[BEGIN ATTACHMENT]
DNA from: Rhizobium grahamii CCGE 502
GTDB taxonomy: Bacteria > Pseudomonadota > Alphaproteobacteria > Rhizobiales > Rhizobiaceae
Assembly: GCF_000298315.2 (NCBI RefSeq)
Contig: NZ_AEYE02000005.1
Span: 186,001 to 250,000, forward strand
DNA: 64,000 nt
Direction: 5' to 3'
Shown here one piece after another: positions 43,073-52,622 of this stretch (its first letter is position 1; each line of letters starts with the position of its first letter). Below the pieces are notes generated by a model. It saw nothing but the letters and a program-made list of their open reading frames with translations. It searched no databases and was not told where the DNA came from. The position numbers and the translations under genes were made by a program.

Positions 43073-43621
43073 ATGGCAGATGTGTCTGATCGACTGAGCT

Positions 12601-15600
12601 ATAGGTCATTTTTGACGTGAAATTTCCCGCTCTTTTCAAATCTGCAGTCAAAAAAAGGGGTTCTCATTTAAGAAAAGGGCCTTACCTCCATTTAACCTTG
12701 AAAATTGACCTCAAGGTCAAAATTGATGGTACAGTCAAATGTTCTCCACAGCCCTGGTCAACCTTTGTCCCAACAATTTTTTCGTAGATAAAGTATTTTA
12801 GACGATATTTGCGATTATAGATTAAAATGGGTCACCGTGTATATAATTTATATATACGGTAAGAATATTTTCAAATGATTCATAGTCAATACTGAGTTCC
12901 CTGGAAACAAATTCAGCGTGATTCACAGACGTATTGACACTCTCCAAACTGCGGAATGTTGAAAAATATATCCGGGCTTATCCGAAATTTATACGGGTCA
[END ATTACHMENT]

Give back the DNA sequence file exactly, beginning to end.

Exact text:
DNA from: Rhizobium grahamii CCGE 502
GTDB taxonomy: Bacteria > Pseudomonadota > Alphaproteobacteria > Rhizobiales > Rhizobiaceae
Assembly: GCF_000298315.2 (NCBI RefSeq)
Contig: NZ_AEYE02000005.1
Span: 186,001 to 250,000, forward strand
DNA: 64,000 nt
Direction: 5' to 3'
Shown here one piece after another: positions 43,073-52,622 of this stretch (its first letter is position 1; each line of letters starts with the position of its first letter). Below the pieces are notes generated by a model. It saw nothing but the letters and a program-made list of their open reading frames with translations. It searched no databases and was not told where the DNA came from. The position numbers and the translations under genes were made by a program.

Positions 43073-43621
43073 ATGGCAGATGTGTCTGATCGACTGAGCT

Positions 12601-15600
12601 ATAGGTCATTTTTGACGTGAAATTTCCCGCTCTTTTCAAATCTGCAGTCAAAAAAAGGGGTTCTCATTTAAGAAAAGGGCCTTACCTCCATTTAACCTTG
12701 AAAATTGACCTCAAGGTCAAAATTGATGGTACAGTCAAATGTTCTCCACAGCCCTGGTCAACCTTTGTCCCAACAATTTTTTCGTAGATAAAGTATTTTA
12801 GACGATATTTGCGATTATAGATTAAAATGGGTCACCGTGTATATAATTTATATATACGGTAAGAATATTTTCAAATGATTCATAGTCAATACTGAGTTCC
12901 CTGGAAACAAATTCAGCGTGATTCACAGACGTATTGACACTCTCCAAACTGCGGAATGTTGAAAAATATATCCGGGCTTATCCGAAATTTATACGGGTCA